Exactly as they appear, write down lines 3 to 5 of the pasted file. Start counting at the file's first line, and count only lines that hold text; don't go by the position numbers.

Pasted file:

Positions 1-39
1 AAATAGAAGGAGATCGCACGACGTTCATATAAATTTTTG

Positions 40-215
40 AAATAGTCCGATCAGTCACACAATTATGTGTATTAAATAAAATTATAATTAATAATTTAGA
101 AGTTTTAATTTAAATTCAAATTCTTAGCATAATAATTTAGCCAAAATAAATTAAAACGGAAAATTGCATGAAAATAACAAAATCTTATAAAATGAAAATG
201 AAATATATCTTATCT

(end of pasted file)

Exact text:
Positions 40-215
40 AAATAGTCCGATCAGTCACACAATTATGTGTATTAAATAAAATTATAATTAATAATTTAGA
101 AGTTTTAATTTAAATTCAAATTCTTAGCATAATAATTTAGCCAAAATAAATTAAAACGGAAAATTGCATGAAAATAACAAAATCTTATAAAATGAAAATG